Professor brings Navy experience to construction management program

John Dryden joined the College of Engineering and Applied Science in 2020

A chance meeting with a construction manager while John Dryden was teaching English in Korea as a recent college graduate set him on a new path. 

head shot of John Dryden

John Dryden. Photo/provided.

Dryden, assistant professor-educator of construction management at the University of Cincinnati, earned his bachelor’s degree in political science and a minor in East Asian studies and Korean language studies. While teaching English in Korea for a year, Dryden met an American working there who mentioned the field of construction management, which sparked an interest. Dryden abandoned thoughts of attending law school and instead enrolled in a construction management master’s degree program at Bowling Green State University. 

After earning his master’s, he worked in the construction management industry as a consultant for three years (a requirement to get into a doctoral program in the field) before beginning his Ph.D. in building construction at the University of Florida. He then taught for several years at the University of North Florida and Georgia Southern University.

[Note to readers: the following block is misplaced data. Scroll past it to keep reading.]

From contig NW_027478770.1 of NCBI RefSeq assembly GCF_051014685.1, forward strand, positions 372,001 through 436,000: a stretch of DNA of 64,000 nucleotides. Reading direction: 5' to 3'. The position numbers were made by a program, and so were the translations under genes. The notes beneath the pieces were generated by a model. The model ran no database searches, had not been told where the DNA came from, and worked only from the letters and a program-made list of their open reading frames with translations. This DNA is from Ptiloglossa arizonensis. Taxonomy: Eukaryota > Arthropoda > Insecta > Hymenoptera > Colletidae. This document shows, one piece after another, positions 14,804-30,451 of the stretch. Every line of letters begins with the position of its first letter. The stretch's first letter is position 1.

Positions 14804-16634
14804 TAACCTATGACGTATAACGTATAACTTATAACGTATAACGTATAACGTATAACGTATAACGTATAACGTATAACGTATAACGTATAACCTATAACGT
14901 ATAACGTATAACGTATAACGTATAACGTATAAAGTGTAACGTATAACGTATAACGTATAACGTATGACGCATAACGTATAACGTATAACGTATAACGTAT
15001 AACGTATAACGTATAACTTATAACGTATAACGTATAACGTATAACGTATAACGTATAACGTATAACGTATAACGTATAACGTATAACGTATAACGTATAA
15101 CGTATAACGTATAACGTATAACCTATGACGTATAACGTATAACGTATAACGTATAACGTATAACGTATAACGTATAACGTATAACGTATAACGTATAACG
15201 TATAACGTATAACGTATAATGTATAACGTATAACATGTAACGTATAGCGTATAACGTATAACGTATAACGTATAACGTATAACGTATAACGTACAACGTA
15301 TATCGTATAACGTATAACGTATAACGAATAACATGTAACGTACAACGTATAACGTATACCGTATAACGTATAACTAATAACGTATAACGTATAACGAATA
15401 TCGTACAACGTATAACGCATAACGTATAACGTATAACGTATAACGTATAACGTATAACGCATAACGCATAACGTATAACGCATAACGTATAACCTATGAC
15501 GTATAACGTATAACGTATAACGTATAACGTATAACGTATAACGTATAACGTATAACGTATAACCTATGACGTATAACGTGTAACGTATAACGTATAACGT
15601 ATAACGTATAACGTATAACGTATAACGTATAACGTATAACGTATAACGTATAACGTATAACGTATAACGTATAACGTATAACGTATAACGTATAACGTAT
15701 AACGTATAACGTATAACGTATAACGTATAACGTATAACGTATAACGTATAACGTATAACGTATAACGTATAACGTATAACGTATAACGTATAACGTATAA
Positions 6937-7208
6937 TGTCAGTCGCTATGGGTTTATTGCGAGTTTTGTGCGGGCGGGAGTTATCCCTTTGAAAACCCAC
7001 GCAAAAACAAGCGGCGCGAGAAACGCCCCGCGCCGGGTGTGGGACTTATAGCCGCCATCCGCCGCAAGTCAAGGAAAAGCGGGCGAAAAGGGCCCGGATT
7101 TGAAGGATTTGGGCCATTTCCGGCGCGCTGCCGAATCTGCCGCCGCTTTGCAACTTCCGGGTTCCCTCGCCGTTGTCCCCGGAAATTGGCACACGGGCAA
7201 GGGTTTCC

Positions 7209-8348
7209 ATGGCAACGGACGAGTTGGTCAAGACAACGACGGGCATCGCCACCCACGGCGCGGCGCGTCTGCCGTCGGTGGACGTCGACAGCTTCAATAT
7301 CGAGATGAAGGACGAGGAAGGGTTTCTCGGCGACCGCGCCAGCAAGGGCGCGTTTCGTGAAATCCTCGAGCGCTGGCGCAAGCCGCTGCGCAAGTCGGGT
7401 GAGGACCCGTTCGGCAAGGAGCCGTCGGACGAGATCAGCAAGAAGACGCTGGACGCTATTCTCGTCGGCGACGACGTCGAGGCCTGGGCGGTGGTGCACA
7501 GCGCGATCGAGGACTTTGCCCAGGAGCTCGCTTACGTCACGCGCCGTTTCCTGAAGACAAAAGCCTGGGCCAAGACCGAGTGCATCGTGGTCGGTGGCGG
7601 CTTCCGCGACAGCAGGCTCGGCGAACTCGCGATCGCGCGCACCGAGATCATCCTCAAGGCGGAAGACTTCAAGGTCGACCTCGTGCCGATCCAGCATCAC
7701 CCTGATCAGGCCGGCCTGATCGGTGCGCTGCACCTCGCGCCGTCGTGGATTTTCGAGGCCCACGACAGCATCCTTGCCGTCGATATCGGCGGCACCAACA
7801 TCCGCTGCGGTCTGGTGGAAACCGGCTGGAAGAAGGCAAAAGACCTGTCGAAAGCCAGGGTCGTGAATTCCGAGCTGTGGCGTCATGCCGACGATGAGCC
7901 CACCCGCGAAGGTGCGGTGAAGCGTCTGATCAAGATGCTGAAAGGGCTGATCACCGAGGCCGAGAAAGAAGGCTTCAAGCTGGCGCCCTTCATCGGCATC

Construction is all about teamwork in every conceivable way. We’re team players.

John Dryden UC construction management

Dryden, a U.S. Navy officer and a former member of the U.S. Army Reserve, wanted to spend some time on active duty. Before coming to UC in August 2020, Dryden was on active duty for two and a half years in the Navy Personnel Command. He was awarded a Navy and Marine Corps Commendation Medal for his work. 

“I think the Navy makes me a better professor and being a professor makes me a better Navy officer,” Dryden said. 

Dryden has specific teaching and research interests in financial risk management; permeable pavements; construction estimating; construction finance; and site layout. He is motivated every day by the students he is able to teach and mentor.

“The students are really the best reward [as a professor],” Dryden said. “Getting to work with students and meeting them as freshmen and working with them until they graduate, you get to see that change and be a part of their growth.”

Construction management students are typically direct, straightforward personality types with high integrity — something that is valued in their field, he said. 

“It’s a huge industry, but yet it’s also a tiny industry in that you see the same people again and again through your career, so your reputation means something,” Dryden said. “Construction is all about teamwork in every conceivable way. We’re team players.”

Featured image at top: A building site at dusk. Photo/EJ Yao/Unsplash.